GOES-13 brought out of storageGOES-13 was taken out of storage on 19 June 2019 to begin a period of Image Navigation and Registration (INR) testing — the Satellite Data Services positioned a spare rooftop antenna to begin ingesting the GVAR data from the satellite (positioned over the Equator at 60.2º W longitude) . Visible images from 21 June are displayed above. According to NOAA: “With the established performance of NOAA’s new geostationary satellites, GOES-16 (as GOES-East) and GOES-17 (as GOES-West), and a healthy GOES-14 in reserve, NOAA can provide GOES-13 to the Air Force for their weather forecasting needs. After a check of the GOES-13 instruments, NOAA will operate the satellite on behalf of the Air Force during its remaining life span.”
A 5.5-hour animation of all five spectral bands of the GOES-13 Imager is shown below.Water Vapor images from GOES-17 (GOES-West), GOES-15, GOES-16 (GOES-East) and GOES-13 (below) — all centered at Glasgow, Montana — showed the development of an anomalously-deep (for 21 June) mid-tropospheric cutoff low over eastern Montana. The images are displayed in the native projection of each satellite.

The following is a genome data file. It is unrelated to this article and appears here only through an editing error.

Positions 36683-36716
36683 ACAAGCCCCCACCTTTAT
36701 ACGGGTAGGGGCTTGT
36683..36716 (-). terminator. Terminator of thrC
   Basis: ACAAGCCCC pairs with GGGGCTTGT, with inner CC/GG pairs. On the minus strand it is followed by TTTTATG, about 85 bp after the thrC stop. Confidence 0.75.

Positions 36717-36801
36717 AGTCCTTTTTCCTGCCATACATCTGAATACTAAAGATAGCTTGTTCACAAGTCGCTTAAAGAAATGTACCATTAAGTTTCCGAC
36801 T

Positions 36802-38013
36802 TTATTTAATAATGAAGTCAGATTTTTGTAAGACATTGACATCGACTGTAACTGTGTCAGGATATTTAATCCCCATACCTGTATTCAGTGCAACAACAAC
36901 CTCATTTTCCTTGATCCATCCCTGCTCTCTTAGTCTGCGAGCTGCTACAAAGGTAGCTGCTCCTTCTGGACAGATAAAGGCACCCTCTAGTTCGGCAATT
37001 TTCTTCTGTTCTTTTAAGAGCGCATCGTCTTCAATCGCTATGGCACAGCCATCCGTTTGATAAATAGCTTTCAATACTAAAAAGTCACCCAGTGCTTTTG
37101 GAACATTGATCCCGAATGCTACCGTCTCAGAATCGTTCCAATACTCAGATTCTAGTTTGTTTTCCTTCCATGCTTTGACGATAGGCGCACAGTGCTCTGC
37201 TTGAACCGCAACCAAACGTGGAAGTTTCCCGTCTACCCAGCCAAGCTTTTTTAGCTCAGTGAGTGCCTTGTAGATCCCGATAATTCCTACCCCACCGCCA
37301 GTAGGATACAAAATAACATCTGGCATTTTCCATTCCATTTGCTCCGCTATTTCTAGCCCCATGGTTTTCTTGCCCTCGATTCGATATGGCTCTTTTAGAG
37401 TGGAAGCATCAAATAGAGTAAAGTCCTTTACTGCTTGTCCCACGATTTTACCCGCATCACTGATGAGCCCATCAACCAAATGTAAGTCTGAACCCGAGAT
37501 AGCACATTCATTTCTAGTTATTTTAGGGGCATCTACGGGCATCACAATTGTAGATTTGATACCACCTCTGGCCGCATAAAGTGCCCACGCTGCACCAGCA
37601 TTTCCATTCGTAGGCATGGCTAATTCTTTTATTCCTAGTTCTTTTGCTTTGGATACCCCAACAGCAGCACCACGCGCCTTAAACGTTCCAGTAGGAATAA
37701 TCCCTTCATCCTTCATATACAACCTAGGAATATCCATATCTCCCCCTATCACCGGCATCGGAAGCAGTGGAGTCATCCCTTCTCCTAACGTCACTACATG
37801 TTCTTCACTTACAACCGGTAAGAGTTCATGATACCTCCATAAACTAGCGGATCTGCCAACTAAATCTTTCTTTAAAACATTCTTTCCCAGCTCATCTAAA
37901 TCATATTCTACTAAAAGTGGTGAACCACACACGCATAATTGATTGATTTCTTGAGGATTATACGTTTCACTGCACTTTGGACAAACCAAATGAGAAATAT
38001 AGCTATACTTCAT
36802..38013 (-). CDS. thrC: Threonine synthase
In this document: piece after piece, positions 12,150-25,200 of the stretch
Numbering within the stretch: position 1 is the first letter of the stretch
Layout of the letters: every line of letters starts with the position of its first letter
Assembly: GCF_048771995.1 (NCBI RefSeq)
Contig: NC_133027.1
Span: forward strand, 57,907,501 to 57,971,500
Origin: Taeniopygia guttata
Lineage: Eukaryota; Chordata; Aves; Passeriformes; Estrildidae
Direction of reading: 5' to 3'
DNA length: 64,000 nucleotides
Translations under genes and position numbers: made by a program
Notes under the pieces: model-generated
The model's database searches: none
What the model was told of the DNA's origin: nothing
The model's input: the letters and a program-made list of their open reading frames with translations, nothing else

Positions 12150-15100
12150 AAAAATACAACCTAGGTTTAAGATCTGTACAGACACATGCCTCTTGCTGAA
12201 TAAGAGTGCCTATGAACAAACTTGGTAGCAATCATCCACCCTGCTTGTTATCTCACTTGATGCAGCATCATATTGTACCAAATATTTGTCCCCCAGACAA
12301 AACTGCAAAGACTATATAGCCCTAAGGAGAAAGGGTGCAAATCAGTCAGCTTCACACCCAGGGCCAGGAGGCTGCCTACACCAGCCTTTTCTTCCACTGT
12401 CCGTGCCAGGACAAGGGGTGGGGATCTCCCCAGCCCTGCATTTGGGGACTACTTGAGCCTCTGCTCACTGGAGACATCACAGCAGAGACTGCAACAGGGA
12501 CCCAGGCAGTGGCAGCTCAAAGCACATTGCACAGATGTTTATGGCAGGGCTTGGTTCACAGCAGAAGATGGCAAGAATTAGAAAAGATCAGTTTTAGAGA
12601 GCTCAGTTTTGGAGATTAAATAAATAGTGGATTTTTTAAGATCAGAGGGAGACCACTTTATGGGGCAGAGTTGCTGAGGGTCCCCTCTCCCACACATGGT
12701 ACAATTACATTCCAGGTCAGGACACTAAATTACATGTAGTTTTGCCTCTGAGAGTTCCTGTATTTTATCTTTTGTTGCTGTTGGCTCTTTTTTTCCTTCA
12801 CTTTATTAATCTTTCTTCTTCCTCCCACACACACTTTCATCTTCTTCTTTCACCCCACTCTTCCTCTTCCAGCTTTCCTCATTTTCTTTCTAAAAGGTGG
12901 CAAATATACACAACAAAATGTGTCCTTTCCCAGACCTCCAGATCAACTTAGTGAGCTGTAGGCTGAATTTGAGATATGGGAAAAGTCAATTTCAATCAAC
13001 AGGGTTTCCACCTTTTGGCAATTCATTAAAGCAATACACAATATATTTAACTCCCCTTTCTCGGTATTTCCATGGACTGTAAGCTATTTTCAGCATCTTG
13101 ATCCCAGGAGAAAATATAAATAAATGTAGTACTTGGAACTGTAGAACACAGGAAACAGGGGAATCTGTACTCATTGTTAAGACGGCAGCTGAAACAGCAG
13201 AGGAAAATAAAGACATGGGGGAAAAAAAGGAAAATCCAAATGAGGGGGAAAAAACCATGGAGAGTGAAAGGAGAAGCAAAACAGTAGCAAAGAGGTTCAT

===== 25 June Update =====A 23.5-hour animation of all five spectral bands of the GOES-13 Imager is shown above, centered over Wisconsin. GOES-13 Visible images centered near Cape Verde in western Africa (above) showed that the INR quality of GOES-13 was still very good.
===== 26 June Update =====A test of GOES-13 Rapid Scan Operations (RSO)was conducted on 26 June — a sequence of Infrared Window and Visible images (above) revealed the presence of a Mesoscale Convective Vortex (MCV) off the US East Coast, following the dissipation of its parent nocturnal thunderstorm.